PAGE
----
The Wild American History Behind Wild Turkey

Anyone with a nose for bourbon knows the name Wild Turkey. Did you know, though, that it got its name from where it was first made? That's right. Just as Jack Daniels is named after a real person, Wild Turkey is named after a real place. The story goes beyond Lawrenceburg, Kentucky's Wild Turkey Hill, though. It actually is a long and fairly winding tale, and it dates back to mid-1800s. Alas, we're here to tell you the wild history behind Wild Turkey Bourbon.

The Civil War was undeniably a trying time for Americans on both sides of the battlefield. Two men, the brothers Ripy, trudged home from the war to their home state of Kentucky. In 1869, just a few short years after the war officially ended, the Ripy brothers had opened a distillery and their determined Kentucky spirit would live on through bourbon whiskey. Because what's more American than that?

We’ve been making Rare Breed since 1991. You might even call us trendsetters-if we cared about those things.

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The distillery started in Lawrenceburg, Kentucky. The location was Wild Turkey Hill, and it was the breeding grounds of incredibly great bourbon. For about 50 years, the Ripy brothers' distillery flourished in the United States making straight bourbon whiskey, bottling up their old fashioned product and selling to wholesalers instead of branding it themselves.

There was a World's Fair in Chicago by the time 1893 rolled around. The Ripy family behind the distillery on Wild Turkey Hill represented the entire state of Kentucky at the fair, and that's nothing to ignore. That state has some heavy-hitters since it is, after all, home to the Kentucky Bourbon Trail and the American Whiskey Trail.

Jimmy’s signature on the outside means an unwavering spirit on the inside.

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Fast-forward to 1920. Prohibition hits America, and it doesn't leave for just about another 13 years. The whiskey distillery hadn't gotten its name yet, and the Ripy brothers unfortunately had to put an end to their business until Prohibition ended.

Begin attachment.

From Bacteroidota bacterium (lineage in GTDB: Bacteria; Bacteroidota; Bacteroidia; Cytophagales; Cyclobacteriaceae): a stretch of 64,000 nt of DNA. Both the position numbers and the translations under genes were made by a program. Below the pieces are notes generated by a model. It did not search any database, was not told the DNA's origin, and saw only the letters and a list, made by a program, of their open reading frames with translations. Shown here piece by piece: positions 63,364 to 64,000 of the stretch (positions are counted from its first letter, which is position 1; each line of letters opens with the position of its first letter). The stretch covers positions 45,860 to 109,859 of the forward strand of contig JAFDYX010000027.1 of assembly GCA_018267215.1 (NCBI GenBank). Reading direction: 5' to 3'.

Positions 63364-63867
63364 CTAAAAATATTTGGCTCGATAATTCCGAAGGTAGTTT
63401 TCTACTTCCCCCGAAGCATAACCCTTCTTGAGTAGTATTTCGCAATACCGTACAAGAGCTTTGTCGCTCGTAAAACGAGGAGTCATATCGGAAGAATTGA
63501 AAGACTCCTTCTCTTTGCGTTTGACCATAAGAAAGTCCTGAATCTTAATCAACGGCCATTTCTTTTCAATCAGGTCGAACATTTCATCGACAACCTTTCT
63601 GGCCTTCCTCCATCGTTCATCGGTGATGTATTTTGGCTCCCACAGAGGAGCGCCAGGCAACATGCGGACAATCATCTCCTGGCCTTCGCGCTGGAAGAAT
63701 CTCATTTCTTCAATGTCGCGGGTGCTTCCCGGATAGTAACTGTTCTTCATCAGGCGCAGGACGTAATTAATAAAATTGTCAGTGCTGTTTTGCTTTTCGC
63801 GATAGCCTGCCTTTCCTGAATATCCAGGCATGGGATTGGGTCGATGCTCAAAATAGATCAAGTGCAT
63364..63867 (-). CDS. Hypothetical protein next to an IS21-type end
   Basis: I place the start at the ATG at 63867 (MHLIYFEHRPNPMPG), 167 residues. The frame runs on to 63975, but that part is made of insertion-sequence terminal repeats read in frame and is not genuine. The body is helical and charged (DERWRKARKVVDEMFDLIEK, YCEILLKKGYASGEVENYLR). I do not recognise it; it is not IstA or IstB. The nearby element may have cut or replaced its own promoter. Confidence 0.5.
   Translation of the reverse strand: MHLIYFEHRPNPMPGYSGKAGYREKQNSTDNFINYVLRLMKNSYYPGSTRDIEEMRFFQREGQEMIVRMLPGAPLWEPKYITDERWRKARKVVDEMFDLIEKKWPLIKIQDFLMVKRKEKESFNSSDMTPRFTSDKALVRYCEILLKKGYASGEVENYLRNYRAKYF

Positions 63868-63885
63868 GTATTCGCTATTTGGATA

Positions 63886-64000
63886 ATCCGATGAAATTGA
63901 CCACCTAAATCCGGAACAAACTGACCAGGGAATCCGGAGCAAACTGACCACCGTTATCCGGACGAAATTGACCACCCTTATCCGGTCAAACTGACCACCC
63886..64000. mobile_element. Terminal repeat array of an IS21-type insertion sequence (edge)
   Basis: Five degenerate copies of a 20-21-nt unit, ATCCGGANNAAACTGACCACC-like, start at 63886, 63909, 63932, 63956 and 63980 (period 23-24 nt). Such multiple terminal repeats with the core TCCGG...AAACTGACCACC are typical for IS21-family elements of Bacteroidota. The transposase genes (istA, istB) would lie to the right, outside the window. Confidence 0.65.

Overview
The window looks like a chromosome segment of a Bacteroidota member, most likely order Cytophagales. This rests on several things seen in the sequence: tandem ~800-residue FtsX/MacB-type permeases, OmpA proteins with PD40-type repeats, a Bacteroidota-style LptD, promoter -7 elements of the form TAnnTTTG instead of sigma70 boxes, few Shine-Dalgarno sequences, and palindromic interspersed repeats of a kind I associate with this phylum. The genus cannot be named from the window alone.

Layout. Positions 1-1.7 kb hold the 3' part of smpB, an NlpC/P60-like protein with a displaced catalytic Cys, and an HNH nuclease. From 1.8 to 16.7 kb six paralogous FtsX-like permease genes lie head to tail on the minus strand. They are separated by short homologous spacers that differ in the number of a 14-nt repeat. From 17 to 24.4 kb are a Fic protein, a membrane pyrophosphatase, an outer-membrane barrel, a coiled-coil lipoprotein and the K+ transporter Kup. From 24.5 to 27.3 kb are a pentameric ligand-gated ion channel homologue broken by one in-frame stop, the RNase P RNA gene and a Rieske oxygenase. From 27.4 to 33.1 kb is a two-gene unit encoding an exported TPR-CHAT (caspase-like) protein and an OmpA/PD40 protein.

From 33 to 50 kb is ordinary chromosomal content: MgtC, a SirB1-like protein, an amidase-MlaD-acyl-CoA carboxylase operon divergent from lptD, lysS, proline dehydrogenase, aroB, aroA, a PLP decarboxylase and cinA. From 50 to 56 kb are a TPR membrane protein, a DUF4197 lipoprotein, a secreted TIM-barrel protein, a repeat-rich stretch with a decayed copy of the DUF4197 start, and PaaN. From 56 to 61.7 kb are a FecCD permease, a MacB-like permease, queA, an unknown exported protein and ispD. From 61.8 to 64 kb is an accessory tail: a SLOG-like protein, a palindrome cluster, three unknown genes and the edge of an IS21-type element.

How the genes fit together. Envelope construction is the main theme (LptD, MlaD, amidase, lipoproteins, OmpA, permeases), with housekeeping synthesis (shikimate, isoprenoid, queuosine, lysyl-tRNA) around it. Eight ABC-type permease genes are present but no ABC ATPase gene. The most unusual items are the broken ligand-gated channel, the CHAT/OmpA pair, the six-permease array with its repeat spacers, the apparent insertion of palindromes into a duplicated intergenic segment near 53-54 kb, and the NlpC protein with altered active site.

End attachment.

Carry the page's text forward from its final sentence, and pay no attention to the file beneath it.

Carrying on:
It did end eventually, though and that Wild Turkey Kentucky spirit prevailed. A man named Thomas McCarthy took some of the brothers' whiskey on a (you guessed it) turkey hunting trip. One year later, McCarthy's friends asked him to share more of the Wild Turkey whiskey. Alas, the brand was born. The name was solidified in 1940.

Ernest W. Ripy was the son of the original distillers. He and Bill Hughes, Wild Turkey's second master distiller, taught their craft to a man named Jimmy Russell, and it was one of the best decisions they could have made for the history of Kentucky straight bourbon.

Russell joined the Wild Turkey team in 1954, and he's still around today. A 60-plus-year whiskey veteran, Wild Turkey Master Distiller Jimmy Russell is the longest-tenured active Master Distiller in the world. He and his son Eddie Russell now run the show.

In 1991, Wild Turkey introduced the Rare Breed, one of the first barrel proof bourbons to go to market and it sparked a trend that we've seen in the whiskey world ever since.

The brand has followed America through its ups and downs, including the extension of the legal drinking age. In 2015, Eddie also earned the title Master Distiller. He and his father, Jimmy, are the only father-son Master Distiller pair in the world.


Now, in 2017, the brand is releasing the Wild Turkey Master's Keep 17 Year Old Kentucky Straight Bourbon Whiskey. It is officially the first whiskey released since Eddie Russell joined his dear ol' dad as a Master Distiller. The whiskey was distilled in 1997 when Eddie decided to store the extra barrels in a stone warehouse over 200 miles away from Wild Turkey Hill. You can purchase it through Caskers here.

You can seemingly taste the history when you drink Wild Turkey and, after learning its history, it's no surprise. From the Civil War to a turkey hunting trip that started its major success, Wild Turkey is an American brand, through and through.

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